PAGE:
By engaging patient partners in research through an arts-based research approach such as Photovoice, ACCESS Open Minds created an opportunity for meaningful engagement. Both peer facilitators and participants at sites were empowered to have their voices heard. Youth and family partner voices from across the country shared their values on the transformation of youth mental health services. Not only did we hear directly from people accessing ACCESS OM services, but we also bridged a research-related gap by youth and family members actively partnering with researchers, to design, facilitate and lead this live research-to-action activity.
The project embodied the true spirit of CIHR’s Strategy for Patient-Oriented Research by building capacity among peer researchers, partnering with youth and family peers to design and implement research and finding innovative ways to understand the perspectives of those whose voices matter most.
Photovoice is an arts-based approach to research that engages participants from beginning to end. This approach involves participants in a creative way, learning about basic photography and taking photos, all the while empowering them to share their stories through their photos and the writing of narratives. Each step of the Photovoice project creates an opportunity for participants to contribute. At ACCESS OM, the Photovoice peer facilitators were active members at sites who either identified as a youth or family/carer. Participants were services users at sites. Photovoice allowed for the participation of people of all ages and all skill levels from across Canada. The project was also accessible, as few materials were needed for projects to be successful.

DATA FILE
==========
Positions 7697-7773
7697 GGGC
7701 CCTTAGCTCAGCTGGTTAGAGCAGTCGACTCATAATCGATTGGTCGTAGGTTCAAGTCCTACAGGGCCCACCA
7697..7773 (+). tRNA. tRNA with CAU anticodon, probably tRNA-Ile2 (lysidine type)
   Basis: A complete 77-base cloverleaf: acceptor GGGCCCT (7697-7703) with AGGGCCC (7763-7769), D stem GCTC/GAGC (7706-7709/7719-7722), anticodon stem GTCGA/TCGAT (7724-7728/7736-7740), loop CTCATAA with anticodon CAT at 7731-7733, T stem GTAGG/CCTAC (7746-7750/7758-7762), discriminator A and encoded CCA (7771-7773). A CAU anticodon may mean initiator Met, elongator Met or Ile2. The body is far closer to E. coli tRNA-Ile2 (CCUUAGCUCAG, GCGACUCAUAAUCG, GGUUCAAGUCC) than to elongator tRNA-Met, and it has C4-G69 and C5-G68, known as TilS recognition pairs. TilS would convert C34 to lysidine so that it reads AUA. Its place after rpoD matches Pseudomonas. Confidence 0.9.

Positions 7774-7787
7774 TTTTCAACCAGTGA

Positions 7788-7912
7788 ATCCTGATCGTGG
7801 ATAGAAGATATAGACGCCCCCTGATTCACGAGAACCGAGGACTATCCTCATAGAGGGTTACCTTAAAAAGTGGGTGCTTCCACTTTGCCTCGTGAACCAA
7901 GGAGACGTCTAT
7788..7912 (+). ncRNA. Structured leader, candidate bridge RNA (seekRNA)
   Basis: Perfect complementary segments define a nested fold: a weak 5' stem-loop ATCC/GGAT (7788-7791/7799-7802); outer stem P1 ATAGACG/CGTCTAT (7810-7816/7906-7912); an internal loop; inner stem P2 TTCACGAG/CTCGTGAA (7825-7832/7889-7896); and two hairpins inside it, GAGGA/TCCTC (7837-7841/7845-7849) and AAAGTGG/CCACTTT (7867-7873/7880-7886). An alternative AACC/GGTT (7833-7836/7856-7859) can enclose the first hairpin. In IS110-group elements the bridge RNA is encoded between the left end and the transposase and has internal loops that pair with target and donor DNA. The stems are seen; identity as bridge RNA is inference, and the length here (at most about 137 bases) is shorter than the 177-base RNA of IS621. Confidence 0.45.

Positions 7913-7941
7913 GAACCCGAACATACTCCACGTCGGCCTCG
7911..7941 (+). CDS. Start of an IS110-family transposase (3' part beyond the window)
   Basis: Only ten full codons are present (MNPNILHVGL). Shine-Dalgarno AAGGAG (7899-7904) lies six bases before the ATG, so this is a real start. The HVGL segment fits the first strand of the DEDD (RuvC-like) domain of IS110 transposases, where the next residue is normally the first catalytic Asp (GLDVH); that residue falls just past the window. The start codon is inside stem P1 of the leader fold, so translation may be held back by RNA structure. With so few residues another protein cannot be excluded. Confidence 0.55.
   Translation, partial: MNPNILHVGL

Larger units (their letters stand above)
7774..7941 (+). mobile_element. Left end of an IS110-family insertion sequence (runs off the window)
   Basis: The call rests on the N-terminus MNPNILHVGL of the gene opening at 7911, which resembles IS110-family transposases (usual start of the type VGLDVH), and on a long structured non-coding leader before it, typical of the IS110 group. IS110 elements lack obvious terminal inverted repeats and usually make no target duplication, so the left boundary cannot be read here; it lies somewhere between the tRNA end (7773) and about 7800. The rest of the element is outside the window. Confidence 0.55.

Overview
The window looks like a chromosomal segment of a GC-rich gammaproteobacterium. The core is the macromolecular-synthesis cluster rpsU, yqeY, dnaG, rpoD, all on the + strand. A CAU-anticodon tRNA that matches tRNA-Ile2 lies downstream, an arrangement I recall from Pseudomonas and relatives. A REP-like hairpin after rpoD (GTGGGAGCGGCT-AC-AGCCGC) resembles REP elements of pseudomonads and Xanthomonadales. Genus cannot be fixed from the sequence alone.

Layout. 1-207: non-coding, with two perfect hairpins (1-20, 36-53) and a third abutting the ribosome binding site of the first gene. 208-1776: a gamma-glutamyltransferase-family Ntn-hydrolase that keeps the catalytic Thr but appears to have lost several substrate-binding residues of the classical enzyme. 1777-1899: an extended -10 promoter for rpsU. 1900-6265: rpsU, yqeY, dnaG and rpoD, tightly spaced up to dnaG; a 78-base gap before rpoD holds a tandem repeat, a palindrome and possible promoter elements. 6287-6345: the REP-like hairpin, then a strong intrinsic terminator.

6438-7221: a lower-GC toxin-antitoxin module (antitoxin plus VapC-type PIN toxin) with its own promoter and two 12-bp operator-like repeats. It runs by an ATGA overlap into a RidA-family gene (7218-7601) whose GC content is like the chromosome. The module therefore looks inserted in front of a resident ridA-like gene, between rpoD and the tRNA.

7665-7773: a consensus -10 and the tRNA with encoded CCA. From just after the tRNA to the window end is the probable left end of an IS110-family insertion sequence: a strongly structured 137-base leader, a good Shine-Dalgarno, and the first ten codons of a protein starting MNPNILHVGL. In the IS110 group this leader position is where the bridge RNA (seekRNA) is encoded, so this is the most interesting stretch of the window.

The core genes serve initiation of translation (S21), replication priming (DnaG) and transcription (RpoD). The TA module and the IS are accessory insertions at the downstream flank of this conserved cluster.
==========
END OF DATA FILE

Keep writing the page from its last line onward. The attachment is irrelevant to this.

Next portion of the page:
Youth and Family & Carer council members brainstormed a qualitative research project with the help of members from the ACCESS OM research team and central office. The newly combined research group then invited youth and family/carer stakeholders from ACCESS OM sites to participate in a two-day Photovoice training workshop. At least one youth and family/carer from each site were invited to train as peer facilitators.
On Day 1 of the workshop, participants took part in a mock Photovoice project. They received a photography lesson, took photos, and shared their photos in a group discussion. Day 2 covered the topics of Photovoice methodology, managing a Photovoice project, and ethical considerations. The teams then went back to their respective communities to conduct their site-based Photovoice project. All participants were asked the question: “What does youth mental health transformation look like to you?” Once completed at their site, all photos, narratives, and additional data were sent to ACCESS OM’s central office to be compiled and analyzed. Some of the results are on display in an online virtual gallery (see below).
The project received ethics approval and all participants provided consent to participate in the project and for their photos to be shared.